30 July 2020, The Tablet

A way through the woods

by David Jackson

A way through the woods

Damaged Catholic roadside cross with torn figure of Jesus in Sylczno, northern Poland on 14 August 2017
NurPhoto/NurPhoto/PA Images

I tried to write about the shape of a post-virus Church and patterns of Eucharistic worship and failed.  Rather than add to many such attempts, I could reflect how, aged over 80, the possibility of never returning to previous patterns of practice, represents, not a diminution of an interaction with Jesus really present in the Eucharist, but an invitation to an enhanced relationship with Jesus, the universal Christ, really present in the whole of creation. The same presence of Divine Love, both modes interacting and transforming each other.


As an altar boy I ‘served at Mass’ almost daily for 10 years, prior to entering a Seminary, aged 17. For 9 years I attended Mass every day, until ordination. As a priest I said mass every day for a further 9 years. As a married man I have attended Mass most every Sunday and many weekdays over the past near 50 years. Since ‘lock down’ and the closure of churches due to the Coronavirus I have not ‘been to mass’ but have watched streamed masses each Sunday for the last 4 months. This practice has shaped my life, but has it transformed my life into a life lived in Christ? 


Walking down to the river through the lynch gate of the woods, I passed under a mighty fallen broken bough, arched as an embossed, carved beamed roof. 

I entered the cathedral, crossed myself at the stoup of the river, before taking my seat, a late lover, repentant but forgiven near the side-chapel of the baptism font.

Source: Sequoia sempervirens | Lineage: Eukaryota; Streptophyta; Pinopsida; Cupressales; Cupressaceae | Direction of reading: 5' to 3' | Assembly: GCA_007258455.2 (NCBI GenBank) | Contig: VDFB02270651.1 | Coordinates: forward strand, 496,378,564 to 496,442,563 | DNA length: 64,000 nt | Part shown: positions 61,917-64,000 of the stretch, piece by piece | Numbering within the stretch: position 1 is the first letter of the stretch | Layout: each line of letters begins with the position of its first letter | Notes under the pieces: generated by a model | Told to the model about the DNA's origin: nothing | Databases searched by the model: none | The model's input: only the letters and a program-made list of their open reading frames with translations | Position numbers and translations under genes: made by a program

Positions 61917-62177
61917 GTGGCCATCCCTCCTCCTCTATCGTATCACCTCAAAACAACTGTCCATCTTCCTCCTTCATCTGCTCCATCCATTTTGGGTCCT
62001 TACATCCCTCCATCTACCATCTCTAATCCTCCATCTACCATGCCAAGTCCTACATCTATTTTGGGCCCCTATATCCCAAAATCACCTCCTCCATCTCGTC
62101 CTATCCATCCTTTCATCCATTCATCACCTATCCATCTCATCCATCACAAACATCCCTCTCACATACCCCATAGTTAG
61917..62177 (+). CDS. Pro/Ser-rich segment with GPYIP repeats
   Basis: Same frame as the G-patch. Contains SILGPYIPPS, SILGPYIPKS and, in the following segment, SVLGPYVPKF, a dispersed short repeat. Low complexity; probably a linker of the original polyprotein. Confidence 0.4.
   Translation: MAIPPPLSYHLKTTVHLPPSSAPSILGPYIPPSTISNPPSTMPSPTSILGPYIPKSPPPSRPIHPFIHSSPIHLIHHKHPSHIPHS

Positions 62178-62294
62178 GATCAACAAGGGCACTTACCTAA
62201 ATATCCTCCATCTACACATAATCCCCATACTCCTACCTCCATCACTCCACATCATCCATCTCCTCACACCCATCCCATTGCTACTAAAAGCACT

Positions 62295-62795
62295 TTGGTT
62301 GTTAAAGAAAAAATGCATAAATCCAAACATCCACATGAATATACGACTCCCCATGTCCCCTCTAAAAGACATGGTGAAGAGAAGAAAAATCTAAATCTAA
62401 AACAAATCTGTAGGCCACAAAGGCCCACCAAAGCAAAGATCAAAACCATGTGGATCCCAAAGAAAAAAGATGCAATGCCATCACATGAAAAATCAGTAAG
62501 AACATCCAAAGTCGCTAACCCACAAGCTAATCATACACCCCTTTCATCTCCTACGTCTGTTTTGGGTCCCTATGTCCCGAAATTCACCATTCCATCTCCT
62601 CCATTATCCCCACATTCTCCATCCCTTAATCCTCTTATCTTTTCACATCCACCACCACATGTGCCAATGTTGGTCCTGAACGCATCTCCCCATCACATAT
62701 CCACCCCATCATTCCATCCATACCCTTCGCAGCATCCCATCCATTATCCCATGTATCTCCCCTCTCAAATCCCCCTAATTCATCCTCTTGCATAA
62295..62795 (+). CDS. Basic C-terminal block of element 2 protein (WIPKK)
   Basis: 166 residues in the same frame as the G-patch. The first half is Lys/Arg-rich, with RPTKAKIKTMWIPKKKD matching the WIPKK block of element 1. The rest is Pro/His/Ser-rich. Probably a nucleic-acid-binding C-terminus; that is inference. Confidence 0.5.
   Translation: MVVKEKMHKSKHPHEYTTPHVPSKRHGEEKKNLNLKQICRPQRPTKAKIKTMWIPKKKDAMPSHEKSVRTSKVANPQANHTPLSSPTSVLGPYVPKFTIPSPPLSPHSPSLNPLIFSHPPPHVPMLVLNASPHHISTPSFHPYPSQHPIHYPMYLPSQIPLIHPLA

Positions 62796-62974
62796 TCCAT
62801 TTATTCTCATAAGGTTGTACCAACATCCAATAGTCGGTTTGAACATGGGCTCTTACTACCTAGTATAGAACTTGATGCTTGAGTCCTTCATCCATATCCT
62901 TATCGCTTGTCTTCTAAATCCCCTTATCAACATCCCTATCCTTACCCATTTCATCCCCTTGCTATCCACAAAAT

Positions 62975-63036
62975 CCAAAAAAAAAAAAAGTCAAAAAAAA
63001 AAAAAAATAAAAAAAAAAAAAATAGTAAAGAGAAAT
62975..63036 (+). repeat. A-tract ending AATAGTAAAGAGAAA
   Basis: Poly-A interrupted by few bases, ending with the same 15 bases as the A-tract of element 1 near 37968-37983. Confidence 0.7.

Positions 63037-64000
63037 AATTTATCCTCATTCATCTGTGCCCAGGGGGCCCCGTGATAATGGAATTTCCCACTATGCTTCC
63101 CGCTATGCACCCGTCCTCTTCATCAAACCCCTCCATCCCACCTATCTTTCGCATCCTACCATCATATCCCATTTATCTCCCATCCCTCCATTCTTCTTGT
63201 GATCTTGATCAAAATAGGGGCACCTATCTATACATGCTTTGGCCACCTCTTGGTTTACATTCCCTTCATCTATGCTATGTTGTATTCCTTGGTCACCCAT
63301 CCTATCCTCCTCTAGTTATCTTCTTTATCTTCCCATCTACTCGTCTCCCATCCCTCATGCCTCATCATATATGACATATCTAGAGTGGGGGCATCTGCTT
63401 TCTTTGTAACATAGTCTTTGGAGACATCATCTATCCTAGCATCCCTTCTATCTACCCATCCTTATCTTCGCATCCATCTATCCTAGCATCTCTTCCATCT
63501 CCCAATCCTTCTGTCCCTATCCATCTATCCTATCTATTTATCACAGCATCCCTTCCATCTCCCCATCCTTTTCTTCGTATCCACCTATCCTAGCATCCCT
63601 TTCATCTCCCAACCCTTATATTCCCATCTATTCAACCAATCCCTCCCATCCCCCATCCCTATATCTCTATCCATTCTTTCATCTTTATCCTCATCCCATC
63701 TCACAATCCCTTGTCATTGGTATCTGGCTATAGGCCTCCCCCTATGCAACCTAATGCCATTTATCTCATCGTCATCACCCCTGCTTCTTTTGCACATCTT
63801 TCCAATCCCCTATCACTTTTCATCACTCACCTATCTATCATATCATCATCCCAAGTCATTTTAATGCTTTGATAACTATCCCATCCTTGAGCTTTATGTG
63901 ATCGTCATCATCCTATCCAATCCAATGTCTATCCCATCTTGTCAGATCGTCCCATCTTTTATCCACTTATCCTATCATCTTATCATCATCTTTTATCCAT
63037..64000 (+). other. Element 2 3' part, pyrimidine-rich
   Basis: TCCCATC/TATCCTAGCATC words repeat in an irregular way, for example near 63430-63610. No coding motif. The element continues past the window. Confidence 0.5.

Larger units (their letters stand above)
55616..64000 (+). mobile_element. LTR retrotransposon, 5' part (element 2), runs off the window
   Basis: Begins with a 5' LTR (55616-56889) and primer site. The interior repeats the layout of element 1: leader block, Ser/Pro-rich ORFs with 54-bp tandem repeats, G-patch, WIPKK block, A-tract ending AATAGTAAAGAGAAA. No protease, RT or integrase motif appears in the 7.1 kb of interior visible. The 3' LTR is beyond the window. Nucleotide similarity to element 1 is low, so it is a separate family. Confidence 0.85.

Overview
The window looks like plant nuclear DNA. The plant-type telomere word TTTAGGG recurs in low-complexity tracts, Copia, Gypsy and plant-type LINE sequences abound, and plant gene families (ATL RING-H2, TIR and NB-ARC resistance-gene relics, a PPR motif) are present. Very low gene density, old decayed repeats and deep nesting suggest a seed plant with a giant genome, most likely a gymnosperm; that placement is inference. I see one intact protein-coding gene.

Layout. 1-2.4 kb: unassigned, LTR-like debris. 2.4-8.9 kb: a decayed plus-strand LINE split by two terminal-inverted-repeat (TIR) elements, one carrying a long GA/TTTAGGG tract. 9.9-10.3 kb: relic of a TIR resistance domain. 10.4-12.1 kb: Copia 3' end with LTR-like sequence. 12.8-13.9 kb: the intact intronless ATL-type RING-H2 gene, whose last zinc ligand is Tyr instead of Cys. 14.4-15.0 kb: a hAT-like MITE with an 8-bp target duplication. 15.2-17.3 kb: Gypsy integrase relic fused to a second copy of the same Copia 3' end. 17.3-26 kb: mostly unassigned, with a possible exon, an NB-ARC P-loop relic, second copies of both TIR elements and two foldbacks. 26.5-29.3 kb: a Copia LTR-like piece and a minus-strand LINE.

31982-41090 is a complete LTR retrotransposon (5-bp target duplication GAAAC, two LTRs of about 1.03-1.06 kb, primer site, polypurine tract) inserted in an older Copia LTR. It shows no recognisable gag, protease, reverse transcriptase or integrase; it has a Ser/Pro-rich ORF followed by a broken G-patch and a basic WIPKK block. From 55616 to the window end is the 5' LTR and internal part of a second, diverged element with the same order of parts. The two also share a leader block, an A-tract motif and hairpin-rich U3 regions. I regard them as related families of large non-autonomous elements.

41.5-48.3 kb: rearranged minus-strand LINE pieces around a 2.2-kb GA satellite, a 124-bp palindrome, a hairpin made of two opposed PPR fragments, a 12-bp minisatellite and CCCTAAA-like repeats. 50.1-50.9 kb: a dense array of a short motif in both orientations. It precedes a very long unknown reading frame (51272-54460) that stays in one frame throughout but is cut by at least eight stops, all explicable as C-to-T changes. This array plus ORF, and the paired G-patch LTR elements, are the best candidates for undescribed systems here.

The congregation, priestly all, a heron, a wren, frantic water flies, were already busy praying at their packed places in the pews, joined now by a thrush, busily telling its beads, an adoration, unselfconscious in dappled brown.   

A cowled heron knelt motionless in a side chapel, lost in contemplative adoration. Beady-eyed as a cleric – nonetheless content, as were all. 

The service had begun a few aeons ago, so I grew content to listen as the river uncurled its readings from the book of the story and revelation of the earth in quick cadenced flow over the tumbled stone lecterns. 

Blood red campions swayed in vested processions, meadow-sweet incensed the great sunlit shafted pillars, white great tall bell flowers tolled the hours – but soft, softly.

The black vested alders bowed to the water’s murmur and joined all the tree choirs singing a soft descant to the hymn of the earth, in slow ranks, swaying sleeves of vestments rustling in unison. 

The service entered a deep silent thanksgiving, with filled eyes, the work of the choirs of the community of the earth. My happy, sad tears fell to the river, and were consumed by unnamed fish, gliding. 

I did not queue for communion or leave my seat in the side chapel. The wood carved choir stalls sang on, the earth filled the great eucharist with unaffected joy. Body, Blood of creation’s silent groans and laughter.  As

The time for communion crept in slow as an hour, the body holy, the blood shed, the tabernacles stood open, emptied out, always, for ever, for all, as fountains, in flow as constant as the river running. 

The gift shared, the Body broken, the Blood shed, from the green shades, to the rippling waters came the lovely procession of the saints, recognised among the poets, bobbing as wagtails, dipping as dippers, lightly – in the shadows, shades - was that Wordsworth buried in a book? Others drifted by as clouds.

Surely Gerard Manley Hopkins, John Clare, Mary Oliver. But as swifts cart-wheeling above, fly Rumi and Farid-Ud-Din Attar, he of roses, in holy conference of the birds, earnestly with, of course, it has to be, Francis and Clare

Then, in a final blessing on the further bank, in mist fires, a figure bent over the kindling of the grateful rich, poor earth and offered the company grilled fish. And we did take and eat. I felt at my shoulder, turned to glimpse, George Herbert, smiling rounding the path to the woods.  Does he walk with that fearsome, lovely man de Chardin? Of course.